I’ve seen a few Gulf Fritillaries around as recently as last week. In September they were everywhere you looked. These images were taken on the Morris Island end of Folly Beach where they were cavorting around in the flowers growing in the sand.
Although they fly about independently, if one butterfly finds something good another will soon follow.
They seemed OK at sharing if there were two vying for the same spot, and can hardly push each other around the way birds might do.
September 9, 2017, Lighthouse Inlet Heritage Preserve.
Seen at rest most of the time, these spiders can move with speed when lunch is involved, which is what caught my eye.
The web threads change color with the light, but this day they also had a yellowish coating that may have been pollen. It had just rained and there were a lot of wild flowers growing along the boardwalk.
Hanging on to her web from her hind legs she used the other legs to manipulate her catch. Other ensnared insects appeared to float in front of the web.
At one point she was dangling.
For reference, the entire web was about 3 feet across and that dangling fly was the size of a common house fly.
I spotted what I now know is a frond of Powdery Alligator-flag (Thalia dealbata) on a walk around the swamp last week. I took a few photographs because of the interesting color and texture. If I had seen the green insect at the time, possibly a member of the katydid family, I would have maneuvered closer for some additional shots.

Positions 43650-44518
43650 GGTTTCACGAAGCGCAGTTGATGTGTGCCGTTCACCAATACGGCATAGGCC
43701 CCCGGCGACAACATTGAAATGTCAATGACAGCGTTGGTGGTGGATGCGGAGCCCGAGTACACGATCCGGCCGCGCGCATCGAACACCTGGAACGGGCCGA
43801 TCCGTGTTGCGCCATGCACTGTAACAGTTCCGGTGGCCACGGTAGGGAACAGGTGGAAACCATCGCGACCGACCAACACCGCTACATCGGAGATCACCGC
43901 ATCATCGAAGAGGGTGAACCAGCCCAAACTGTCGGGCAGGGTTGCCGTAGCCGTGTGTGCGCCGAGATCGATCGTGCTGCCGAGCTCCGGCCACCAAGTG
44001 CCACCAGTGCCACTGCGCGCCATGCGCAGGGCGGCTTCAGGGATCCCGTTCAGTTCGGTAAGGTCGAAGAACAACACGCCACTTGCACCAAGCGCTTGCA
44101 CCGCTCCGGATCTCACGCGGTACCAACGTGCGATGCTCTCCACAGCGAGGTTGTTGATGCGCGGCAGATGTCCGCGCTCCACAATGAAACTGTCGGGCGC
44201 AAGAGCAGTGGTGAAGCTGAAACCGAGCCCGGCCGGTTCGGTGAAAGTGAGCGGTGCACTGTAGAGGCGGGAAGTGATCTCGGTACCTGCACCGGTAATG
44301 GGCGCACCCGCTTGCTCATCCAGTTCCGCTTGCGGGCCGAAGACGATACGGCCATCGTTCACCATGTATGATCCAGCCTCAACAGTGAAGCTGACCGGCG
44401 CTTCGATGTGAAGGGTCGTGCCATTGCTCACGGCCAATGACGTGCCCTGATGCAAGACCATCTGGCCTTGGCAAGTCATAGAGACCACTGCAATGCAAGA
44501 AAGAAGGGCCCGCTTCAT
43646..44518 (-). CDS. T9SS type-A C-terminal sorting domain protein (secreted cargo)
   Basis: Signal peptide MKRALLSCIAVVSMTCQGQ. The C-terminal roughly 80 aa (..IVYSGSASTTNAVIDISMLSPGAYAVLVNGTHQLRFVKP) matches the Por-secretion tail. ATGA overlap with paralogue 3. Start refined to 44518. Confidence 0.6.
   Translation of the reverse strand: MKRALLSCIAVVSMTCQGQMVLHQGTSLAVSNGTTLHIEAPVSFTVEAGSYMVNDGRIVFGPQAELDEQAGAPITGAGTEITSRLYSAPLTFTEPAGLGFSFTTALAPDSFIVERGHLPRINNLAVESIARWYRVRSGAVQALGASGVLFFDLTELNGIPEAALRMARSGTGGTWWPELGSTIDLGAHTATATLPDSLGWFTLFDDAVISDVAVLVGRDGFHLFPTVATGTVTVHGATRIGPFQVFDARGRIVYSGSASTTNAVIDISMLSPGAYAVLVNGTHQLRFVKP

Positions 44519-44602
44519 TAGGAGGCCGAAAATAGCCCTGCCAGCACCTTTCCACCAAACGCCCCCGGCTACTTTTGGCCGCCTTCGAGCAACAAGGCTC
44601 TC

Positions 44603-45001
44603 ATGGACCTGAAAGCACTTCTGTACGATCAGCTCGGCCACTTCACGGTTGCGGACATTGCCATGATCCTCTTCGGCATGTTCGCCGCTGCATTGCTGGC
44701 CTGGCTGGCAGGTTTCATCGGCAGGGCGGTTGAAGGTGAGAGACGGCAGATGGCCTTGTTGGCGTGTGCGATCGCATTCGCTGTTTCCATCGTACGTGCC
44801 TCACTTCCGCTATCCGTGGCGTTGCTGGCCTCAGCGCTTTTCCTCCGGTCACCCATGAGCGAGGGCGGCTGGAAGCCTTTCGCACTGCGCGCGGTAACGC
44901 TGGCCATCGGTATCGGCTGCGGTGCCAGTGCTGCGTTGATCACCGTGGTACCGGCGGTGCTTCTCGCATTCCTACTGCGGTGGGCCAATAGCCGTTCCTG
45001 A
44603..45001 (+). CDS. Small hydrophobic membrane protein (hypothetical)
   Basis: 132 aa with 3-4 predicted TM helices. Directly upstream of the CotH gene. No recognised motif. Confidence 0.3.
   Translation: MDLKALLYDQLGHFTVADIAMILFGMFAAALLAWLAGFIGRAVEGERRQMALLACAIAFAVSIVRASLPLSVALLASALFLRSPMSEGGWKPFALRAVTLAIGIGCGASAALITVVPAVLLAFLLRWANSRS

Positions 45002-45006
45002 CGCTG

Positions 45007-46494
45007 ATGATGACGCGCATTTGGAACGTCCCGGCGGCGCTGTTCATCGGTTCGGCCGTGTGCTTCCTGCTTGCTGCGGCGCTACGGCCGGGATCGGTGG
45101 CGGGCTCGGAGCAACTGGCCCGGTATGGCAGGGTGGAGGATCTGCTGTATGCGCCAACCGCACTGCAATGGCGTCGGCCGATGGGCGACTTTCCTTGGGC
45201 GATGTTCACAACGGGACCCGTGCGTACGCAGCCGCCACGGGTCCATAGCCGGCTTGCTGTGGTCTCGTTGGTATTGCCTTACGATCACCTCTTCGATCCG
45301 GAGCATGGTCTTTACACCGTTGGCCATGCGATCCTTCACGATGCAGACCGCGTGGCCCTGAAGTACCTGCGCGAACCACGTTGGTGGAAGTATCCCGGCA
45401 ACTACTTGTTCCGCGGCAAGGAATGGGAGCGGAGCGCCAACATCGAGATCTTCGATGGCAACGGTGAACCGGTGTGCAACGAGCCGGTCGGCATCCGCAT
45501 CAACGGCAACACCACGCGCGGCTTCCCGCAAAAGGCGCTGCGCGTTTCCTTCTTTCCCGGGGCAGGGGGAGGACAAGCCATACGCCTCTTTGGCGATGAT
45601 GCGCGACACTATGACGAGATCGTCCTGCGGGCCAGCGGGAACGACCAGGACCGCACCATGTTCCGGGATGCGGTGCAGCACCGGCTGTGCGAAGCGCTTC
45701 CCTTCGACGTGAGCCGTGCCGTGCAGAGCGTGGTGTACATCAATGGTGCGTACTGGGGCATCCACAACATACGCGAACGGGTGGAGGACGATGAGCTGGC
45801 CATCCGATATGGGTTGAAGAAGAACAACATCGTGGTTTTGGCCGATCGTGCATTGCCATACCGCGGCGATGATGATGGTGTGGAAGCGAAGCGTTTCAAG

I had revisited this plant after my May post with a visiting bee and continued to find it unremarkable throughout the summer. Evidently insects find it more attractive.
Quite a few of the Orb-Weaver Spiders have built their webs at an angle to the board walk headed to the swamp making side view photographs a possibility. It was fascinating to watch this one pluck a fly or bee from the web and then what seemed to be wrapping it in silk.
There were some other insects dangling from similar wrappings nearby. These spiders seem much larger than last summer’s crop, but that may be my imagination, or Ted’s, playing tricks on me.
We have seen very few butterflies this summer compared to last year. All insects are sensitive to changes in the weather and climate and in addition to global climate changes, locally the weather has been wetter and stormier than last year. It is hard to know how or if these factors affect what we observe with a two year comparison.
I watched the Swallowtail flit up and down the berm around an old rice field, always just out of reach of a shot. Then he landed in the road and took a stroll, with short and dainty steps. A photo of him on a flower or in flight would have been nice, but the plain background does set him off.
This was my first outdoor try shooting insects with Macro Lenses on my 18-200mm lens. There is nothing like actually doing something to find out the challenges: a slight breeze, flower stems that swayed when even the smallest insect landed on them, following the insect through the view finder at full zoom…
…the shock of seeing this beast when you were expecting a bee!
I have no idea what this is but it was huge. Appearing to hang on for dear life, it didn’t appear to show any other interest in the flower.
This bee appears similar to the one featured in my post “A Yellow Fur Jacket” at the end of May, this time on a prettier flower. There were many buzzing around and generally did not stay put long enough for me to focus and shoot.
Overall I was pleased. A second try last week didn’t work out as well with the insects even less cooperative on a day that was too hot to be trying something new.